Primary Pulmonary Hypertension
PPH causes some of the cell lining of the lung's blood vessels to weaken and allow leakage. The leaking of blood out of the vessels causes the muscles that surround the blood vessels to constrict. This continuous constriction increases the pressure within the blood vessels. Gradually over time, this chokes off the flow of blood between the heart and lungs. The cutoff of blood will cause causing dizziness, exhaustion, fainting and may lead to heart failure. Effective treatment can allow a PPH victim to survive more than 10 years after diagnosis.
What causes Primary Pulmonary Hypertension?
Scientists do not know what exactly causes Primary Pulmonary Hypertension. Some researchers believe the blood vessels are particularly sensitive to certain internal or external factors, and constrict, or narrow, when exposed to these factors. There may be a genetic factor, an immune system factor, or sensitivity to drugs or other chemicals.
Diet drugs present a possible cause
Recently, an association between some PPH cases and the serotonin-effecting appetite suppressants fenfluramine (Pondimin) and dexfenfluramine (Redux) has been established. A long term study in Europe showed that out of 95 cases, 30 had taked one of these appetite suppressants: dexfenfluramine (Redux), fenfluramine (Pondimin), diethylpropion (Tenuate), clobenzorex, fenproporex, or phenmetrazine. Of the 30 cases, 18 had used them more than three months.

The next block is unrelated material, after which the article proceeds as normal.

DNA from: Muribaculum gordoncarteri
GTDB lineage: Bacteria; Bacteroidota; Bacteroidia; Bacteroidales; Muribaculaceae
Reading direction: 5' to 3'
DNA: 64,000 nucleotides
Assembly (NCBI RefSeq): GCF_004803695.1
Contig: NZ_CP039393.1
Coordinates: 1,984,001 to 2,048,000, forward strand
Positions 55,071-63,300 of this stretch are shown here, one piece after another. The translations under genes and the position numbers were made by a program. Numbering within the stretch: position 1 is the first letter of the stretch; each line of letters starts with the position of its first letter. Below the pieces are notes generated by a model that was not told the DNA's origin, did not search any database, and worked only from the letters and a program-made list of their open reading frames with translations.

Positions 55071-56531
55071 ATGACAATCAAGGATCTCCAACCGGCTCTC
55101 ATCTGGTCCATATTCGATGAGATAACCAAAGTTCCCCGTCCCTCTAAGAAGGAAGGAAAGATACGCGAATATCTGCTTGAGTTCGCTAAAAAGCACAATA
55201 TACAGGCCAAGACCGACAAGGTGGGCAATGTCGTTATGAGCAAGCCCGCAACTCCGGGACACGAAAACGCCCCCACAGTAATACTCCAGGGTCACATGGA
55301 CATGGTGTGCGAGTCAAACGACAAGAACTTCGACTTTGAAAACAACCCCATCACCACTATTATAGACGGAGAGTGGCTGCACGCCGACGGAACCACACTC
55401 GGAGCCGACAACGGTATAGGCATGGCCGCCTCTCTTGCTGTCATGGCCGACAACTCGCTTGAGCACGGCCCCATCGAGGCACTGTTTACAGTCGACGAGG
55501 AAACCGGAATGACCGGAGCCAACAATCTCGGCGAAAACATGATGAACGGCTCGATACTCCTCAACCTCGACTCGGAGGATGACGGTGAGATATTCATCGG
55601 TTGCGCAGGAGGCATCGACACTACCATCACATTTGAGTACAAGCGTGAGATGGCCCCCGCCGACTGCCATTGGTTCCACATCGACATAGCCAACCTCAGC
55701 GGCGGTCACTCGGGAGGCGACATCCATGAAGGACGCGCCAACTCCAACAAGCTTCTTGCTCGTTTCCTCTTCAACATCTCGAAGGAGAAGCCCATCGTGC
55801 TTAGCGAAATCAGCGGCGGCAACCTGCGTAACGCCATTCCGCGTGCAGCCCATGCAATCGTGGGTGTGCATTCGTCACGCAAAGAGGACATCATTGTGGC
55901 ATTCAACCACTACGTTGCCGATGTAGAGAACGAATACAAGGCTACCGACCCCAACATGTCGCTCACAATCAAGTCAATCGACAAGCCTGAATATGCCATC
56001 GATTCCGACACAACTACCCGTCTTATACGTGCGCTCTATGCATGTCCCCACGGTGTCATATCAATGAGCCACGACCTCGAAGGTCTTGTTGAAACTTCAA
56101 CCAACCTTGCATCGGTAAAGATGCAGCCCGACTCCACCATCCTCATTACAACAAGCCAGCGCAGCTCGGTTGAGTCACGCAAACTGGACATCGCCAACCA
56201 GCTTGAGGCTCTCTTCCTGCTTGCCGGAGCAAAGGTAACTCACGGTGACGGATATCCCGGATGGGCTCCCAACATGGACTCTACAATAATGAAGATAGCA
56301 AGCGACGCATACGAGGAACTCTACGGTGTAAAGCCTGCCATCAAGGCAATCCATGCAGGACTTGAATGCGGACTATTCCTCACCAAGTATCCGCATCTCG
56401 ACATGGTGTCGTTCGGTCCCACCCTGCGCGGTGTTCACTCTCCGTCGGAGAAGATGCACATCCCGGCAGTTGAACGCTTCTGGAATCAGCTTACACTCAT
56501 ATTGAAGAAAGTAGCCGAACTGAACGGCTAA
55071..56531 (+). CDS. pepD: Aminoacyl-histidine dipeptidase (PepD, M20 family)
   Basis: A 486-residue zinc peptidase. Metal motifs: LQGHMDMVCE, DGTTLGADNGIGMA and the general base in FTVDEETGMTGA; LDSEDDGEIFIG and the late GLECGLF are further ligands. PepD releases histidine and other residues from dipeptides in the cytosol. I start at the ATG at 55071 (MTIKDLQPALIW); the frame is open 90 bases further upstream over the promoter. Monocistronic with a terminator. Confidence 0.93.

If you have take a Fen-phen, Redux or another related diet
drug and have Primary Pulmonary Hypertension, our we will
put you in contact with Primary Pulmonary Hypertension
attorney best suited to your case.
A method of detecting PPH is using a catheter. A hollow, flexible
tube for insertion into a body cavity, duct, or vessel. The tube
extends into the heart to measure blood pressure. Unlike the
echnocardiogram, which is harmless and not risky, there is some
risk associated with the catheterization. Exercising may have
the effect of increasing the ability of a cardiac catheter to
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